The debate hinges on this question: When is a prophet acting as a man or acting as a prophet? This question has some problems.
First. Why isn’t anyone asking when a prophetess is speaking as a woman or speaking as a prophetess? Technical authoritarian definitions aside, we have functional prophetesses today even if unordained. I watched this most recent April 2016 general woman’s broadcast and their leadership and efforts to focus our faith more on refugee outreach is nothing short of prophetic.
Second, it proposes a false dichotomy. It forces us to pull apart the agency and person from the divine calling. It de-humanizes religion. This is a mistake and often leads to implied or explicit infallibility of leaders or the total rejection of them. Fundamentally, the man or woman is always present in the limitations of their knowledge to decode what they feel from God and then, in turn, encode that in a way which others can then decode.
To borrow the William James’ quote above:
A land mine in the ground on this debate in Mormonism is the treatment of Wilford Woodruff's words when he said (regarding the first Official Declaration), "The Lord will never permit me or any other man who stands as President of this Church to lead you astray... If I were to attempt that, the Lord would remove me out of my place." While I don't disagree with that statement, the interpretations of it and the immediate arguments that follow are almost always escapist in nature and invoke bolts of lightning, sudden diseases inflicted on prophets, etc. But all abdicate responsibility to discern away from individuals and remove it from the work of discipleship. The logical result is that we must, even if temporarily, deify prophets into realms of infallibility - thus removing their agency in those moments.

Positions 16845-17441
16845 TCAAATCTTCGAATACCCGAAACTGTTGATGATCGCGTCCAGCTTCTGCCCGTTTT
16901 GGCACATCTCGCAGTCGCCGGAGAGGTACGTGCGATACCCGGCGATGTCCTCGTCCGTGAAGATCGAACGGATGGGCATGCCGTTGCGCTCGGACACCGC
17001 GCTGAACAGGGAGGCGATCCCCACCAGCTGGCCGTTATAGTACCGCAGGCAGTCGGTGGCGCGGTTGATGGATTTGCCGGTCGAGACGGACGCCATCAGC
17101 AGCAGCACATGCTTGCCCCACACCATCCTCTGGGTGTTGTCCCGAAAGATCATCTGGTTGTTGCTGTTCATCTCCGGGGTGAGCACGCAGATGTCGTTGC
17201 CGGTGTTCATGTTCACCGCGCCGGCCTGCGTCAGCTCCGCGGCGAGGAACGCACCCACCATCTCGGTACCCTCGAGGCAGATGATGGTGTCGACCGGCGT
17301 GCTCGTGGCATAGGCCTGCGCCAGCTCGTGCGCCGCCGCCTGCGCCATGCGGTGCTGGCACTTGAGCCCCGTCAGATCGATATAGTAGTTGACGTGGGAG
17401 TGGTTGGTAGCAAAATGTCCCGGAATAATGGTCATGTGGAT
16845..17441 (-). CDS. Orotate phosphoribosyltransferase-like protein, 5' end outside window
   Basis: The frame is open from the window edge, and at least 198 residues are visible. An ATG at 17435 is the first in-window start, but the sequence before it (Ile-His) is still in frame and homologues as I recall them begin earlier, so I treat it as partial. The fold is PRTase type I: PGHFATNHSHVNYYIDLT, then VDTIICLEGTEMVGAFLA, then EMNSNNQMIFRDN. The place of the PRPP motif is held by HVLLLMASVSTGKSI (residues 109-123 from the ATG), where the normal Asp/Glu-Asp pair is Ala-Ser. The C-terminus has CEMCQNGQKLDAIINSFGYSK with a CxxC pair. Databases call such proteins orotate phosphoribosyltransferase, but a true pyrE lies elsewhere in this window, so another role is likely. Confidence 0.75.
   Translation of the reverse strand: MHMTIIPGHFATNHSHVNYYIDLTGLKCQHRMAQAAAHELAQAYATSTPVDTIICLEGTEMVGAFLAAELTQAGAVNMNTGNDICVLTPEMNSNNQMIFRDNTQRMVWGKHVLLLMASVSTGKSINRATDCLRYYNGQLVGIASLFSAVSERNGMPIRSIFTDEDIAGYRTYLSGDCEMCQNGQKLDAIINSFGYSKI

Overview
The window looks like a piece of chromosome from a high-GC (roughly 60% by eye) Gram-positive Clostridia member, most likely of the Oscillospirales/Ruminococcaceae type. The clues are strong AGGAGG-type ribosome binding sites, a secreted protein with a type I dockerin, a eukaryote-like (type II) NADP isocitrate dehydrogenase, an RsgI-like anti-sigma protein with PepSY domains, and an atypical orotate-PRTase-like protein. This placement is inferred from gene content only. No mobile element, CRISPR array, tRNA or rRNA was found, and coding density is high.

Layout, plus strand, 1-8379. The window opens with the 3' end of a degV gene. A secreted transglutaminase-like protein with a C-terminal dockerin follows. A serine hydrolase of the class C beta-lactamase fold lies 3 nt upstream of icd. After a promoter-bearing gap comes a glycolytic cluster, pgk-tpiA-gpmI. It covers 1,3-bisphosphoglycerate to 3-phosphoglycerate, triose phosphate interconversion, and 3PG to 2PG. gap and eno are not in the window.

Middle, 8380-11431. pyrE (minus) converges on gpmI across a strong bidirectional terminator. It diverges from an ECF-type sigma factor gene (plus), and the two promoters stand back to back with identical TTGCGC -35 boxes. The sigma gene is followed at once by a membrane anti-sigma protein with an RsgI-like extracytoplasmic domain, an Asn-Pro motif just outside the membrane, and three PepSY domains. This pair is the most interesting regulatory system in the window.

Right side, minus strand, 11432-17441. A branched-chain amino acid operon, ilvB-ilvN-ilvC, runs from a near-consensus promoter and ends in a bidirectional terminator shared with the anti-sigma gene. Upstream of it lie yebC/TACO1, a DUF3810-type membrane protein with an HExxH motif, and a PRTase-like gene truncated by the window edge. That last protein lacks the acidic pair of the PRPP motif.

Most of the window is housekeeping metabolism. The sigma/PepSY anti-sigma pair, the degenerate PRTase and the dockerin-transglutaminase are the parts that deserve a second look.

So how can we move forward? The way this debate is formed, it seeks to develop rules that put all the discernment on the mantle of authority. It results in very escapist arguments, hyper-devotional interpretations, authoritarianism, and circular reasoning. I believe such arguments are not only unnecessary but pull us away from Christ.
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A powerful way forward is to keep Christ at the center of the discussion. We already have hermeneutic guides to apply here from the scriptures themselves. Here are four of them.
First Christ asks us to “hang all the law and the prophets” on the two great commandments: love God and love thy neighbor (Matt 22:37-40):